US / UK Civilization: UK Lady Di

Lady Di’s Death Revealed Unchanged Passions: Part 6— The Unchanged Reality;

It is safe to state that among the British, there have always been two approaches to dealing with emotions. One is by stiffening the upper lip; the other is by letting the quavering of the heart affect it, and allowing the tears to roll down. The nature of an event, and how people relate to it, often decide the manner of expression at a particular time. That manner, within its time frame, does not imply the destruction and disappearance of the other way.

For the Falklands War, the British showed themselves a resolute, warlike people who could stiffen their upper lips. Even if they had to sail their troops on resurrected ocean liners, they would fight for what they believed in, a reaction very similar to their attitude during the Battle of Britain.

When Lady Diana died, they were mourning a celebrity they had adopted as one of their own. Granted, it was a period when self-examination and self-images were mutating, and Mr Blair’s reforms rode that tide.

Yet, although expressing grief freely meant that a new touchy-feely Britain was there to stay, it did not mean that selfishness, a fundamental trait of human nature, had been definitively replaced.

Pursuit or abandonment of self-interest does not influence the manner of grieving, but the degree of personal loss. It is possible to be selfless, but express no personal grief in public.

Hywel Williams is disappointed that the touchy feely change stopped at the expression of grief. Mr Williams may have hoped that it would mean a new era of welfare reform in Britain, instituted by pressure from a more sympathetic public. Yet, it is possible to be completely unsympathetic and selfish, but to mourn a personal loss. However, had Mr Blair taken the opportunity of initiating electoral reforms and entering the euro system in 1997, the touchy-feely Britain revealed in the mourning of Lady Diana’s death could have been credited with having created a real welfare state.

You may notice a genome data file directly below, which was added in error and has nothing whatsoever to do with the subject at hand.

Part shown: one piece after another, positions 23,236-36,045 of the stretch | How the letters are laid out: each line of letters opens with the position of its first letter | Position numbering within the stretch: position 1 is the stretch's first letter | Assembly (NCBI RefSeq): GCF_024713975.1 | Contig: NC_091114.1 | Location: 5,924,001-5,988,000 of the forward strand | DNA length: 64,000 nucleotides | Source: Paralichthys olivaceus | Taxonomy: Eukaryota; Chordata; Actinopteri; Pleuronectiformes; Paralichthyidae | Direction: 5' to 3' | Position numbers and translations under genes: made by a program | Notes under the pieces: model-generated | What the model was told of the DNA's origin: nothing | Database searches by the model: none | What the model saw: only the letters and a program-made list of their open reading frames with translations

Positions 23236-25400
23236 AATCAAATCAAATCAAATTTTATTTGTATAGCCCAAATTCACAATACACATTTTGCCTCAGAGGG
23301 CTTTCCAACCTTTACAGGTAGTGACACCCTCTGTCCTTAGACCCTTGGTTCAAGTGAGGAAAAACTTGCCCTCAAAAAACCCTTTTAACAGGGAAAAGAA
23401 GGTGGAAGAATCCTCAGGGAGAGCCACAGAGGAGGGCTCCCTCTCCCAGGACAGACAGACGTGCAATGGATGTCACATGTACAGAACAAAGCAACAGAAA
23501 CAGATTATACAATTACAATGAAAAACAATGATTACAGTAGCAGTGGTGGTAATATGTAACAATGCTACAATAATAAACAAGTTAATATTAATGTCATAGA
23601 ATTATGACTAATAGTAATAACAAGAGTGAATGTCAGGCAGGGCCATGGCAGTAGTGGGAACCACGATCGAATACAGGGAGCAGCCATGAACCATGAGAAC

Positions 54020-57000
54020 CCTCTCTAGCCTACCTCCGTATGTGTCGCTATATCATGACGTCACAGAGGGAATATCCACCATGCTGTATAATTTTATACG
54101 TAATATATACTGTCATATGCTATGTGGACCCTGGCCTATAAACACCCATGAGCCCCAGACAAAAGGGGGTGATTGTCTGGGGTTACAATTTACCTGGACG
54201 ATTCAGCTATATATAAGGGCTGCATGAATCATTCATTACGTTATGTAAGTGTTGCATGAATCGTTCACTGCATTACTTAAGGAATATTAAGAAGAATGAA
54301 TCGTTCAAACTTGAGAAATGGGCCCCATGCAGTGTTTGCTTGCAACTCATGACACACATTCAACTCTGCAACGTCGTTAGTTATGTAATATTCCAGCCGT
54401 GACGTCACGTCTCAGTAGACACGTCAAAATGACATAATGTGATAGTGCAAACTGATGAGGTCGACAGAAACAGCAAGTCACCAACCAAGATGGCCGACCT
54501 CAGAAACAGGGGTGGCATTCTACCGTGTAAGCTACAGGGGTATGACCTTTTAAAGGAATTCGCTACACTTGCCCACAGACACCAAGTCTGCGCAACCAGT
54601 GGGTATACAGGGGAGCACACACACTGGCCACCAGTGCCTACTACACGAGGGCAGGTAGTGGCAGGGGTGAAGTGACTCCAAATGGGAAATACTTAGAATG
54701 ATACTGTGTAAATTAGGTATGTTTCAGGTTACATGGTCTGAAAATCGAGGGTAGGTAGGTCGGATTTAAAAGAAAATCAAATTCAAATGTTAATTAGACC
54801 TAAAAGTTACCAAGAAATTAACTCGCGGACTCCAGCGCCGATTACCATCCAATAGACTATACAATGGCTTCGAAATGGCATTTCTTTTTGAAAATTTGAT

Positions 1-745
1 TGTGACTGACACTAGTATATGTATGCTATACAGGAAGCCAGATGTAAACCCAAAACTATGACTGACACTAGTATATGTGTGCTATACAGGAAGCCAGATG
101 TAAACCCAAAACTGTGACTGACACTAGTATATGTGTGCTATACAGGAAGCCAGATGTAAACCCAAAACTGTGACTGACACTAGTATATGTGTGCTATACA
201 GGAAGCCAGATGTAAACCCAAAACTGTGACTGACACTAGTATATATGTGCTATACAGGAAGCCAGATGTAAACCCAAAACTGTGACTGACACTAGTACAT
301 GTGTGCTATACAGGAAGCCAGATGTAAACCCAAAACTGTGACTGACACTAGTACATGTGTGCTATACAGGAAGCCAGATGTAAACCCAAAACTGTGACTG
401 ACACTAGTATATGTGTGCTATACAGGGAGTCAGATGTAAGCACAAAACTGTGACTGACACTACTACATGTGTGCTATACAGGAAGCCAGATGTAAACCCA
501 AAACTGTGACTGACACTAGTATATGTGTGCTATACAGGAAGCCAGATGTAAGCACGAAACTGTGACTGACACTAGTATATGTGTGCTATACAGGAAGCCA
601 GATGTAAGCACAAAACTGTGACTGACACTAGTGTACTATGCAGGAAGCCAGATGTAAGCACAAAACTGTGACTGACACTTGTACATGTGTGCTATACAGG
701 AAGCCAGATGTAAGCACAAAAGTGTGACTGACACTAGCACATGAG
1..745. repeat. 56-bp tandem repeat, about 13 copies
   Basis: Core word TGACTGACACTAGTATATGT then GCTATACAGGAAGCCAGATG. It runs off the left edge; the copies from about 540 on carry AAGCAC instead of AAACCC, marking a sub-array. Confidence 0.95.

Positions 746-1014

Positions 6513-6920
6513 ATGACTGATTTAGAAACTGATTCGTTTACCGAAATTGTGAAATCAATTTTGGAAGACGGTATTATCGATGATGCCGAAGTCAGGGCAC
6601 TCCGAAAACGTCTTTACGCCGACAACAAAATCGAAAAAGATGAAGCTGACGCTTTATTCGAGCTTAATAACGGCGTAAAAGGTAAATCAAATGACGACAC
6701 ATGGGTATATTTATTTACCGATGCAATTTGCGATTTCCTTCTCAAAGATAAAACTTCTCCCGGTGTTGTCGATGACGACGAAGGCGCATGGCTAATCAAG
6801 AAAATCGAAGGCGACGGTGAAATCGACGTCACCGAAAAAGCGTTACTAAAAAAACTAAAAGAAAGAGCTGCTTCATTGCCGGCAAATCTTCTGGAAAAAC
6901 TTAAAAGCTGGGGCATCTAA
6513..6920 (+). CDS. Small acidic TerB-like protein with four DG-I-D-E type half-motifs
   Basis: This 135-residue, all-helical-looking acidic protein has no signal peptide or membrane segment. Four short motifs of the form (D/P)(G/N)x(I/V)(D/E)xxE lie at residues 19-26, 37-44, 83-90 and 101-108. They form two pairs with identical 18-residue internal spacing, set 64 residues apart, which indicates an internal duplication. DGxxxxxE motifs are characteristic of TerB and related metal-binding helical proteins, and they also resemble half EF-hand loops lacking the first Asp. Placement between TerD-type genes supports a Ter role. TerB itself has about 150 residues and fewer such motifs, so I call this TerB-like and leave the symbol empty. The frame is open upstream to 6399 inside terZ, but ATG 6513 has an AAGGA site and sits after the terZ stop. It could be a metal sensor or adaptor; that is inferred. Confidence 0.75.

Awaiting that development, the open expression and acceptance  of quavering hearts firmly and finally places the imperatives of British working class culture over those of the governing class. Even Her Majesty’s accent, according to MacQuarie University, Australia’s researchers, has steadily been bending away from the constraints of Upper Received Pronunciation (URP) toward mainstream Received Pronunciation (RP) — with a whiff of Estuary since the research was published!

The End

Lady Di’s tragic death laid Killjoy Kromwell’s legacy to rest

The Princess of Hearts’ untimely death paid put to Killjoy Kromwell’s sexually repressed revival during the Victorian and Edwardian eras which continued to taint this nation of witty, fun living, garrulous warriors redeemed by John Cleese’s pointed satire.

Kromwell, the long-haired leader of a gang of self-righteous skinheads who ruled Britain from 1653 to 1658, sucked the life force out of British veins.

Friar Tuck was before that time: “This is grain, which any fool can eat, but for which the Lord intended a more divine means of consumption. Let us give praise to our maker and glory to his bounty by learning about… BEER!” — Prince of Thieves.

Falstaff came later: “I’ll be no longer guilty of this sin; this sanguine coward, this bed-presser, this horseback-breaker, this huge hill of flesh,—” King Henry IV, Part 1.